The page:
Key learning points • While COVID-19 led to the interruption of medical education and presented various challenges, medical students can make the most of the pandemic, including public health experience. • Skills in areas like evidence-based medicine, communication and rapport building, interprofessional learning and multidisciplinary collaboration are valuable and transferable. • Medical graduates are expected to advocate for patient health and society as a whole; as such, it is worth pursuing a public health placement at some point during their medical education. Abstract Most medical students do not receive much public health exposure during their medical education, either in the form of theoretical teaching or practical placement experiences. At the University of Adelaide, students can elect to undertake a public health elective during winter school in addition to limited lectures with a public health focus, but there was not much opportunity for such placements prior to COVID-19. Following the interruption of clinical placements during the peak of the pandemic in South Australia, a modified academic structure saw the introduction of a twelve-week public health placement at the Department for Health and Wellbeing for final-year medical students. This article reflects on the author’s immersive experience at the Department for Health and Wellbeing during the COVID-19 pandemic and includes a brief description of the department’s services along with how it fits into the broader COVID-19 response. Public health placements can impact medical graduates’ understanding and passion for health and society and their role as health advocates. Both of these are included in the Australian Medical Council’s Graduate Outcomes statement. Public health placements are therefore worthwhile pursuing.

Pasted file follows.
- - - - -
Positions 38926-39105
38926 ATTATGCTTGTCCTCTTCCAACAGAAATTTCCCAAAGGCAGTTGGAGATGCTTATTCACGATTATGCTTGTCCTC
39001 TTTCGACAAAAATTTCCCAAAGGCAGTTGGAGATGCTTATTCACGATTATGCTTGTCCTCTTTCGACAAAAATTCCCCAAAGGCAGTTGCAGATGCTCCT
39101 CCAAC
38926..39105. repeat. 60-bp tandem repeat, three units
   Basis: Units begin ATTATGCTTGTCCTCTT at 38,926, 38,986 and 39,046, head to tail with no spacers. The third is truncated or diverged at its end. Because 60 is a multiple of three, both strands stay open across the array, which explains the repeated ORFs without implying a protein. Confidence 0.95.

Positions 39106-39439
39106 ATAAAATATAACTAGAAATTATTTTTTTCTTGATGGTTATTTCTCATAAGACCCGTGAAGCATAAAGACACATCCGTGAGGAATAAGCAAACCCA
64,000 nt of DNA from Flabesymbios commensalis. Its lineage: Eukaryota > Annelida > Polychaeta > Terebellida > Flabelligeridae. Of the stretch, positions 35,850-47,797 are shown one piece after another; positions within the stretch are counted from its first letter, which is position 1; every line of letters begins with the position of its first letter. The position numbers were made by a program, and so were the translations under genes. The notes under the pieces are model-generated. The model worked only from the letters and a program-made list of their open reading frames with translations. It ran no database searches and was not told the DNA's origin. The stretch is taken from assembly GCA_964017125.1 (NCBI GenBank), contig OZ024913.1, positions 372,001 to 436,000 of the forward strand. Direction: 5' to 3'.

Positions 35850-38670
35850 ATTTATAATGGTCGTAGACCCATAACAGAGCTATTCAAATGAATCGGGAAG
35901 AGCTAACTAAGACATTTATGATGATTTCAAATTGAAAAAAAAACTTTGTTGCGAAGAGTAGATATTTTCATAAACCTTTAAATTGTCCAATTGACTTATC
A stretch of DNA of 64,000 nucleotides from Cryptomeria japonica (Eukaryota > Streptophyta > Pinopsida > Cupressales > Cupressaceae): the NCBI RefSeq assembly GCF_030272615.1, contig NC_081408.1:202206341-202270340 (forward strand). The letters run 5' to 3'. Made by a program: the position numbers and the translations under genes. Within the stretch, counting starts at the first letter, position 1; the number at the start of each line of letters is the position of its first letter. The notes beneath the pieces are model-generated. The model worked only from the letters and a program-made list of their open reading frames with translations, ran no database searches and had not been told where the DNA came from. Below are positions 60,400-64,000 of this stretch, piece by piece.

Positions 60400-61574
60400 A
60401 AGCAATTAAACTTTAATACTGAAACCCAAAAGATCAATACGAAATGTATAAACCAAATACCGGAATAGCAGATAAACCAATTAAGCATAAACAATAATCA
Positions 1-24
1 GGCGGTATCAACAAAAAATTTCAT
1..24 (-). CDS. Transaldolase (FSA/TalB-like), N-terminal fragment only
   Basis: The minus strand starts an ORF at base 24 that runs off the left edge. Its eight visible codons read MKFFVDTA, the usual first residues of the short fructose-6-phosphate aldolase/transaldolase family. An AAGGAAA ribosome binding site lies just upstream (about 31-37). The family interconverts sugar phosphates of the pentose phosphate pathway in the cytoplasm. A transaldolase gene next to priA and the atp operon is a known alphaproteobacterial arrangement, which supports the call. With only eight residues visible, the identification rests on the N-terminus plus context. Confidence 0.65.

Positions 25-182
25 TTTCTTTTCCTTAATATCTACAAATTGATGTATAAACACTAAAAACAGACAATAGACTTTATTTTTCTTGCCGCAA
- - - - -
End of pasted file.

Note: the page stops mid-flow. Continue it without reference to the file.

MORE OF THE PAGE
Keywords: COVID-19, public health, medical education, student placements, health advocate. Introduction I had the opportunity of completing a twelve-week placement at the Department for Health and Wellbeing (SA Health) during the COVID-19 pandemic. SA Health represents the health portfolio of services and agencies responsible to the Minister for Health and Wellbeing. It comprises of multiple functional units that enable smooth delivery of its services. The wider political and legislative systems need to be included in describing how

SA Health and its various functional units fit into the broader COVID-19 response.

South Australia as a member state of the Commonwealth An intergovernmental forum known as the National Cabinet was established to coordinate the national COVID-19 response. Comprised of the Prime Minister and the premiers and chief ministers, the National Cabinet’s decision-making is advised by advisory groups including the Australian Health Protection Principal Committee (AHPPC), the peak decision-making committee for public health emergency management and disease control in Australia. AHPPC is comprised of the Chief Health Officers (and their equivalent roles) of all states and territories and is chaired by the Australian Chief Medical Officer. COVID-19 declarations and determinations made under the Commonwealth’s Biosecurity Act 2015 provide legal support to the decisions made on public health bases.